Brightsurf Science News & Current Events

July 06, 2008
Study shows rise in Cornwall's dolphin, whale and porpoise deaths
A study by the University of Exeter and Cornwall Wildlife Trust, published in the journal Biodiversity and Conservation, has revealed a disturbing rise in the number of whales, dolphins and porpoises found dead on Cornish beaches.

Slow exercise (not fast) is better for menopausal women
As we get older, our muscles deteriorate and we become weaker, which has serious implications.

Geologists study China earthquake for glimpse into future
The May 12 earthquake that rocked Sichuan Province in China was the first there in recorded history and unexpected in its magnitude.

Surrogacy still stigmatized, though attitudes changing among younger women
Although younger people are becoming more positive towards surrogate mothers, current day attitudes to surrogacy are still broadly negative, a scientist will tell the 24th annual conference of the European Society of Human Reproduction and Embryology tomorrow.

Counting tumor cells in blood predicts treatment benefit in prostate cancer
Counting the number of tumor cells circulating in the bloodstream of patients with castration-resistant prostate cancer can accurately predict how well they are responding to treatment, new results show.

Aggressive treatment of childhood eczema could help prevent asthma, says new study
More aggressive treatment of childhood eczema may be an important step in preventing asthma, says a new Australian study.

Cancer therapies from the ocean?
Scientists from Aberdeen, Luxembourg and the South Pacific have studied the properties of natural products derived from animals found in Fijian waters, and shown that not only may certain compounds have potential use in anti-cancer therapies, but others may also be useful for improving drug delivery, currently one of the most significant problems faced by medical researchers.

New treatment approach promising for lymphoma patients in the developing world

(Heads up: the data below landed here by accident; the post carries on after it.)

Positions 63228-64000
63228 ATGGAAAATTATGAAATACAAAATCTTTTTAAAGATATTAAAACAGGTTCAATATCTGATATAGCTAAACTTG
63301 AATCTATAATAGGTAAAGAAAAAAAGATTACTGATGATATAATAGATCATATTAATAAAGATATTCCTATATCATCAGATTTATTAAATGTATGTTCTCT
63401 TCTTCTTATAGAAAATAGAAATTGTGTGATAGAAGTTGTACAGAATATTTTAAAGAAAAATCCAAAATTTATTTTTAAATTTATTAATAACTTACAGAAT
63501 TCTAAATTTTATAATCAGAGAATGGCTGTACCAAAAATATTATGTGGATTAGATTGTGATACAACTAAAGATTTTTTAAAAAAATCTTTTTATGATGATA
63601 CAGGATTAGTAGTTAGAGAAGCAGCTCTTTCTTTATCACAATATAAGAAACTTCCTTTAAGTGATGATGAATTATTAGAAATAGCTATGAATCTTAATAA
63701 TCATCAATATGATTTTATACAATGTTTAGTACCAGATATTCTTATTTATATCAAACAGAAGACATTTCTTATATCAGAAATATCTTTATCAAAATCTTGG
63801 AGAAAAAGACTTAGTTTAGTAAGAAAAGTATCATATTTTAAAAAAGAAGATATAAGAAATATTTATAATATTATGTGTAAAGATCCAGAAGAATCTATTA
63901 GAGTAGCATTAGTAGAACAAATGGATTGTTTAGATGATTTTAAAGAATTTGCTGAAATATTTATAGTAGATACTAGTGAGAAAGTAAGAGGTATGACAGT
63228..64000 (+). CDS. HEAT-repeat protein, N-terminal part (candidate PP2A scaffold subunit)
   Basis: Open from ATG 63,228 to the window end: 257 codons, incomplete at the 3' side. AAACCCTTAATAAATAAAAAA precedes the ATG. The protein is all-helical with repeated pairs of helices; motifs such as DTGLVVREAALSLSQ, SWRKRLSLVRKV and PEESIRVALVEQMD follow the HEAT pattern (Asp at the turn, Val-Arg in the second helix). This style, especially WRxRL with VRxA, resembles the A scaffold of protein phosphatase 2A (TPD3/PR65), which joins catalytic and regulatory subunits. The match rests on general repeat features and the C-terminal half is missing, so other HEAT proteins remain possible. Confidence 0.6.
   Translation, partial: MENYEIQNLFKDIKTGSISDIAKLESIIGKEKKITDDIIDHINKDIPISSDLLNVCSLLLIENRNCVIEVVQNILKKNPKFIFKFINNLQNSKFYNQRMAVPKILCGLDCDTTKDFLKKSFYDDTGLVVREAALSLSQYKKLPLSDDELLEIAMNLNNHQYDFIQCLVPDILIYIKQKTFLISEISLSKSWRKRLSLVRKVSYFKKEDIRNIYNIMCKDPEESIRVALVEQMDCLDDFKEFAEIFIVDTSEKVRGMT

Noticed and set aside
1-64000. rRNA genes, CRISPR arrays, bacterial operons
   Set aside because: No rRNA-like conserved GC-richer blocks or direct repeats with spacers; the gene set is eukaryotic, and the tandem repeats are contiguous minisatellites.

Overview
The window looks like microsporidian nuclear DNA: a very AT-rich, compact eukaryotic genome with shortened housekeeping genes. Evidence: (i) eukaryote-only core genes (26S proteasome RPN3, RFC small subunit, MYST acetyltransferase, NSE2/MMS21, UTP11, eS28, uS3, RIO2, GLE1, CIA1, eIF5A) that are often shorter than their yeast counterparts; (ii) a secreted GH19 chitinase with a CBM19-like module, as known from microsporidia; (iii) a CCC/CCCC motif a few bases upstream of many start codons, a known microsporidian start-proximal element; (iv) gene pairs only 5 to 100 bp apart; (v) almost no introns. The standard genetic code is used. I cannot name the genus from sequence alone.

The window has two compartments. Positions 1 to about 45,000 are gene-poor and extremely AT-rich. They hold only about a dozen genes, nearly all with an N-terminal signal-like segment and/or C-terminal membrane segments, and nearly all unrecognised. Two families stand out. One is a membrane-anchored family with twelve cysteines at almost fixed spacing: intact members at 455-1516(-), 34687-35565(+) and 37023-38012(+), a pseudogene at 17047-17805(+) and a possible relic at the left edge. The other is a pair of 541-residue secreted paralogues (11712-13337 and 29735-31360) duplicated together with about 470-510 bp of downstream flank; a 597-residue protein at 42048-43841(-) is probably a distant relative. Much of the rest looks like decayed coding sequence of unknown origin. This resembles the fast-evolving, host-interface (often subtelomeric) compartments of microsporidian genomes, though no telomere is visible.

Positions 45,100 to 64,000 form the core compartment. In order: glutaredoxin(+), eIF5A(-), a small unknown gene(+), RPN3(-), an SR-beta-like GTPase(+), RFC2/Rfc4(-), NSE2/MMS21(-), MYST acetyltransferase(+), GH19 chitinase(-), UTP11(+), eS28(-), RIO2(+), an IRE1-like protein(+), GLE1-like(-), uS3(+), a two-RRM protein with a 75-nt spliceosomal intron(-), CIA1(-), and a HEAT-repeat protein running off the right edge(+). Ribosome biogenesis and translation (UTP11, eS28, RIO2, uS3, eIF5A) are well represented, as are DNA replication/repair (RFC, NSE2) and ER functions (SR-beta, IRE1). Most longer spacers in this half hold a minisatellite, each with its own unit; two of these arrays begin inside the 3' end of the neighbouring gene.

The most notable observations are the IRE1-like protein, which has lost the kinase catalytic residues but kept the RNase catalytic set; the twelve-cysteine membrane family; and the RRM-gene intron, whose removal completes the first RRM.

Preliminary results suggest that patients with aggressive non-Hodgkin's lymphoma in the developing world might benefit from a modified chemotherapy regimen, researchers say.

Couples with fertility problems where the man is over 35 have increased difficulty in conceiving
Pregnancy rates decrease and miscarriages increase when a father is over 35 years of age, a scientist will tell the 24th annual conference of the European Society of Human Reproduction and Embryology tomorrow (Monday, July 7).

Special horseshoes measure acceleration in horses
A team of scientists from Wageningen University, led by Professor Johan van Leeuwen, has carried out studies both into the advantages of different rider techniques in reducing injury risk to horses, and into the benefits of a method of equine rehabilitation.

Extracorporeal life support doubles chances of survival in cardiac arrest patients
Extracorporeal life support combined with conventional cardiopulmonary resuscitation roughly doubles survival in adult hospital patients compared with CPR alone.

Herbal remedy reduces obesity and heart disease?
Scientists from Germany have recently discovered that extracts of a traditional herbal remedy derived from Tabebuia impetiginosa can act to delay the absorption of dietary fat in animal models.

Treatment delays result in poor outcomes for men with breast cancer
Men who develop breast cancer are often not treated until the disease has spread to the point that treatment becomes difficult, new results show.

A green solution to biofuel production
With the current drive towards production of alternative fuels from plant material, enzymes which can break down this material into useable compounds are required in industrial quantities and at a low cost.

UT Southwestern researchers identify new targets for RNAs that regulate genes
Tiny strands of genetic material called RNA -- a chemical cousin of DNA -- are emerging as major players in gene regulation, the process inside cells that drives all biology and that scientists seek to control in order to fight disease.
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